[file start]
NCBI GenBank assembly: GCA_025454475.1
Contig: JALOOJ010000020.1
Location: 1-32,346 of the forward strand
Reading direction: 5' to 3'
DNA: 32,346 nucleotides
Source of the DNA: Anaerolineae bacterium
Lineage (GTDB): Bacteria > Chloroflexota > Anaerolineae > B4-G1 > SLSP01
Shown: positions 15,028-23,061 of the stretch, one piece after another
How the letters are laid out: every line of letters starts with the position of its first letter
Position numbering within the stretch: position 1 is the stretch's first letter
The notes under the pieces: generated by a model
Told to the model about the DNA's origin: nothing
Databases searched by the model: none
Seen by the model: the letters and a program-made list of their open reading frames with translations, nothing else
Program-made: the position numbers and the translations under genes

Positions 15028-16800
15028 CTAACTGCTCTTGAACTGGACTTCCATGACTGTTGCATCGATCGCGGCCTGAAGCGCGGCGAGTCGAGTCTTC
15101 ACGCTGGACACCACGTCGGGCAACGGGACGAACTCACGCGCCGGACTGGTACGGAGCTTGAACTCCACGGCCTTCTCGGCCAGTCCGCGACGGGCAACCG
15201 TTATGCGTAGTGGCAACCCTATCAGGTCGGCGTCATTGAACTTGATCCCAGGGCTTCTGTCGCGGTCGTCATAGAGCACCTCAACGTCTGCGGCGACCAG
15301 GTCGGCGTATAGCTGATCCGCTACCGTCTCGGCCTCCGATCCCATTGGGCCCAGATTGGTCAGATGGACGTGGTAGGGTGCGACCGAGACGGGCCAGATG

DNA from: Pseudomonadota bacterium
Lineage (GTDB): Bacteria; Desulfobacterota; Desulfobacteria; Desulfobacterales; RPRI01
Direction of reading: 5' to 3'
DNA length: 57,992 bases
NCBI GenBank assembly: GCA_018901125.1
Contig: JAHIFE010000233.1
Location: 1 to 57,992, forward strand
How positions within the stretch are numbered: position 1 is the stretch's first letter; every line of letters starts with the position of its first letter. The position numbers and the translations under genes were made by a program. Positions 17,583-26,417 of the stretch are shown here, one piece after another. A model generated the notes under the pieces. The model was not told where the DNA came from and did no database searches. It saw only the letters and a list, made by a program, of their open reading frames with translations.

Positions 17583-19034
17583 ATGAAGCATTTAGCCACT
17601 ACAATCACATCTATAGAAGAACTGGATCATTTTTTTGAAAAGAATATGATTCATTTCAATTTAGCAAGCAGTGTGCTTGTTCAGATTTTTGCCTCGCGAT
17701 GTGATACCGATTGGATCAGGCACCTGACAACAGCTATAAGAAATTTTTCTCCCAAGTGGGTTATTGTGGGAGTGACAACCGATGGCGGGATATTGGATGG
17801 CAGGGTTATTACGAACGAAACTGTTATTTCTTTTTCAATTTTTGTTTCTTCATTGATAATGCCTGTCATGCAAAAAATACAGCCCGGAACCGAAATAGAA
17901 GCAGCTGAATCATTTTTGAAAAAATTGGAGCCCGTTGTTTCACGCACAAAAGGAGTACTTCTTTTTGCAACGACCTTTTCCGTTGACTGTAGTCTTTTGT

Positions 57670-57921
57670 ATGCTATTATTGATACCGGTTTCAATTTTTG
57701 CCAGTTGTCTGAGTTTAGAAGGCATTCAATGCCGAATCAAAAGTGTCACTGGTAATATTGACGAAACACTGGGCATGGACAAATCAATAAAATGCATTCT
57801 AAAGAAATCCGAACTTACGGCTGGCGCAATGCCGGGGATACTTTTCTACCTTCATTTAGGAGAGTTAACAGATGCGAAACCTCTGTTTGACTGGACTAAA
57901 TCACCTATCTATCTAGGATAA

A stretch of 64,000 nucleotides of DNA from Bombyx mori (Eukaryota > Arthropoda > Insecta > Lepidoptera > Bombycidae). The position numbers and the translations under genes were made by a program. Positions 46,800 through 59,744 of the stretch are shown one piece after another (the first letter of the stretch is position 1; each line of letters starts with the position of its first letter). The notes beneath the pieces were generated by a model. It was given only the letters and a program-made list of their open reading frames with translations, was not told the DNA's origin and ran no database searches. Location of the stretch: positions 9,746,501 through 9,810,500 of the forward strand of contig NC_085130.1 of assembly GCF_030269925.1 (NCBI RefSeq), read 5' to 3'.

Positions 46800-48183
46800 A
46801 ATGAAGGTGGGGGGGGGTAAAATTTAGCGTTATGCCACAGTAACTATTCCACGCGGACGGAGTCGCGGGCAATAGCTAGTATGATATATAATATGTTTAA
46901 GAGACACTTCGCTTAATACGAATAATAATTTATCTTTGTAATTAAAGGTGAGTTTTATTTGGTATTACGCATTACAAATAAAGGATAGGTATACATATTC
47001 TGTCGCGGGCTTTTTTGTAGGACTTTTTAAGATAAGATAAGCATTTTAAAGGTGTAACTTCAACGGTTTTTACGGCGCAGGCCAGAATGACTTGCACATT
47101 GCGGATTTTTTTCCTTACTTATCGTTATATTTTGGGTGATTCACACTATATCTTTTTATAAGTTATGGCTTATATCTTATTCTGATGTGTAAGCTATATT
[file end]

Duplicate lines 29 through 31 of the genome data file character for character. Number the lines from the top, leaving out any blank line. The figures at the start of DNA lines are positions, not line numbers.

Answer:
Positions 17583-19034
17583 ATGAAGCATTTAGCCACT
17601 ACAATCACATCTATAGAAGAACTGGATCATTTTTTTGAAAAGAATATGATTCATTTCAATTTAGCAAGCAGTGTGCTTGTTCAGATTTTTGCCTCGCGAT